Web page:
The 2018 Winter Olympics are in full swing as we get together to discuss a film about one of the greatest upsets in sports history, the United States victory over Russia in the 1980 Winter Olympics – the “Miracle on Ice.” MIRACLE is one of the most accurate biopics ever made and a highly rousing, emotional true story that inspires. We were filled with emotion during this depiction of the dream run by the USA Hockey team, and we hope you enjoy our conversation.

What We’ve Been Up To – 0:01:21

(Aaron – Fifty Shades Freed)
(Patrick – Bernie)

Miracle Review – 0:14:56

The Connecting Point – 1:13:39

 

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Music: Going Higher – Bensound.com

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Episode 096: I, Tonya

This week we start our two-week long celebration of the 2018 Winter Olympics by chatting about I, Tonya, the new mockumentary style film from director Craig Gillespie. The film seeks to evoke a sense of empathy for Tonya Harding (we think) and establish some background about her upbringing and life both before and after the memorable attack on fellow skater Nancy Kerrigan that she is forever tied to. We talk through our feelings about the film’s tone and whether or not its constant depiction of abuse was effective or just exploitative, as well as much more.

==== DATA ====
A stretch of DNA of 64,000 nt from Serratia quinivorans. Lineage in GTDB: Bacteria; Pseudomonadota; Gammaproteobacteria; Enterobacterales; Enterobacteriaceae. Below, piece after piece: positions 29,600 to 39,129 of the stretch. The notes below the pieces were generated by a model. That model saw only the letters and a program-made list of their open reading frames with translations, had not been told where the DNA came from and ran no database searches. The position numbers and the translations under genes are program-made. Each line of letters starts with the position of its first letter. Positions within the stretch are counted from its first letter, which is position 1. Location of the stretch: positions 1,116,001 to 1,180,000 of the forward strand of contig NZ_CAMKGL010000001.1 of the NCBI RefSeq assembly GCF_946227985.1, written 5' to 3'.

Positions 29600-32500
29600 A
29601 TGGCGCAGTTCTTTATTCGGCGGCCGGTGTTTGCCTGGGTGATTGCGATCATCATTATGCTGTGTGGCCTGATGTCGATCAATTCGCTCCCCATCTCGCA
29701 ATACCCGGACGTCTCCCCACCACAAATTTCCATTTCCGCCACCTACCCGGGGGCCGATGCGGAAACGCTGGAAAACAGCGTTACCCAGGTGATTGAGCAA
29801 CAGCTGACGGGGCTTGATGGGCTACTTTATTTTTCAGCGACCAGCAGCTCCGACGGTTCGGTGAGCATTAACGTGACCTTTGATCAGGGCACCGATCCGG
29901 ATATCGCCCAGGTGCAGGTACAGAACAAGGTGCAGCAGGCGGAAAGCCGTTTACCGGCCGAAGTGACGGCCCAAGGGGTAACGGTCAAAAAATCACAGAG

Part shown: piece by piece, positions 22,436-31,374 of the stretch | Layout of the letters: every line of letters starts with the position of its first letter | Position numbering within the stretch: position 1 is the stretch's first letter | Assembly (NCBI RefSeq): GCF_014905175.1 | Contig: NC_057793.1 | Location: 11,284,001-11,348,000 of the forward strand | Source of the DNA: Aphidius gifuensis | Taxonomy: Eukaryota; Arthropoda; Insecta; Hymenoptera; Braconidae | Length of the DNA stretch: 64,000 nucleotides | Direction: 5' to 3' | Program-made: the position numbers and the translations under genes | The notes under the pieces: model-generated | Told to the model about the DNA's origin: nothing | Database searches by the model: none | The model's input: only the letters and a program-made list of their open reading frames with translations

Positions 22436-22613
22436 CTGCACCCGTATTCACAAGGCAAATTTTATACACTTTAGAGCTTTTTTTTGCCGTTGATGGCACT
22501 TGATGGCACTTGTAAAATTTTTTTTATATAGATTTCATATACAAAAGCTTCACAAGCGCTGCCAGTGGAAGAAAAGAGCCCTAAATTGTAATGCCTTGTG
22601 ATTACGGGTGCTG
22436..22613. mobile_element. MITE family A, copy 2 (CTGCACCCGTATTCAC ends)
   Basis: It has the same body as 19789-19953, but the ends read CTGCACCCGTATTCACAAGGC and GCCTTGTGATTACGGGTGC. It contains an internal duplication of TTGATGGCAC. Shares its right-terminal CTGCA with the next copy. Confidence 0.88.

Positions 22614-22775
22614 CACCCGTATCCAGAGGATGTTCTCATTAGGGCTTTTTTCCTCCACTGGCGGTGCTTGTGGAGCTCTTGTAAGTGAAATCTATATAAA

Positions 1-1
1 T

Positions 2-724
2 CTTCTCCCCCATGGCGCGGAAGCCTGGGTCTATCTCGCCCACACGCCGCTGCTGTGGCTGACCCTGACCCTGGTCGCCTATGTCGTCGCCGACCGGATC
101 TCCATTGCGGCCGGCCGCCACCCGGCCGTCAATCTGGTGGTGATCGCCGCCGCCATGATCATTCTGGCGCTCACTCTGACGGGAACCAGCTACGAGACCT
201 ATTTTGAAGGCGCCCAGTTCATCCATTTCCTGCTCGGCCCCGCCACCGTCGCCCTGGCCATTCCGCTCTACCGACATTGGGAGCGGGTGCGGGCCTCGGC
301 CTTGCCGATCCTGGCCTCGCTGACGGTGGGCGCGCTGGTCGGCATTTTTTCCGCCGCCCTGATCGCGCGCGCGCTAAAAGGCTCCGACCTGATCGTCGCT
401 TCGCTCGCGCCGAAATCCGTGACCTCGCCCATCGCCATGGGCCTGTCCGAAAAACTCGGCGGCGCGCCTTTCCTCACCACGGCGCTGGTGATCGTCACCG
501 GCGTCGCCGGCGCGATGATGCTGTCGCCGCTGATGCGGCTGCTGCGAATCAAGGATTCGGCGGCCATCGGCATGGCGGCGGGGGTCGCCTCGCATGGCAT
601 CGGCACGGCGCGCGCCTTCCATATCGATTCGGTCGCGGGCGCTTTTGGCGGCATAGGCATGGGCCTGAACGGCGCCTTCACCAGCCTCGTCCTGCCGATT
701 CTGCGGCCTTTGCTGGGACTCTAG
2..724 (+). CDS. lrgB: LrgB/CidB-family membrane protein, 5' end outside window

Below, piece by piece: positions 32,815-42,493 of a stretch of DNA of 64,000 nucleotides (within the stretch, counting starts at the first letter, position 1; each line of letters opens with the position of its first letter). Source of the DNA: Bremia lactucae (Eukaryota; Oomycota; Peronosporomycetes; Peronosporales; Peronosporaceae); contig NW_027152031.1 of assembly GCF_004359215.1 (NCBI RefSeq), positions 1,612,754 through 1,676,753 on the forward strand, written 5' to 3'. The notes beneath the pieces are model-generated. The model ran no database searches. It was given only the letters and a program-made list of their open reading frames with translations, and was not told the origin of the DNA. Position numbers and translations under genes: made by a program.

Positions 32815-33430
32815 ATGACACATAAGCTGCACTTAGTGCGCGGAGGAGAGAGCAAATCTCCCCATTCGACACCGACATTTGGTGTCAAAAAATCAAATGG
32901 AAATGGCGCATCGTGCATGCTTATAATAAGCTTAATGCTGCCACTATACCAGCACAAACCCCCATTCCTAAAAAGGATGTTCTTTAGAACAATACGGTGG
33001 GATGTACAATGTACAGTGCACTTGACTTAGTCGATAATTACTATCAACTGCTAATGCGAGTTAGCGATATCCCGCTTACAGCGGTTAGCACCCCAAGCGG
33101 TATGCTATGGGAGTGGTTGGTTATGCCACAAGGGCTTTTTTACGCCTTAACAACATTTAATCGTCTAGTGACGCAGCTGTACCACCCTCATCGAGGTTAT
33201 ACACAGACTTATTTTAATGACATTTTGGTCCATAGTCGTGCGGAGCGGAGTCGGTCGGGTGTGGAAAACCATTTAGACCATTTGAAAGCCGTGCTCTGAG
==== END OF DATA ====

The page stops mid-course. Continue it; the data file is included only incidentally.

What We’ve Been Up To – 0:01:11

(Both – Favorite Winter Olympic Sports)
(Aaron – Peter Rabbit)
(Patrick – Under the Sun)
(Both – Super Bowl LII Movie Trailers)

I, Tonya Review – 0:37:56

The Connecting Point – 1:27:04


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Download this Episode 


Music: Going Higher – Bensound.com

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or you can support us through Paypal as well. Select the link below and make your one-time or recurring contribution.

Rate/Review us on iTunes and on your podcast app of choice! It helps bring us exposure so that we can get more people involved in the conversation. Thank you!

Connecting With Classics 001: All the President’s Men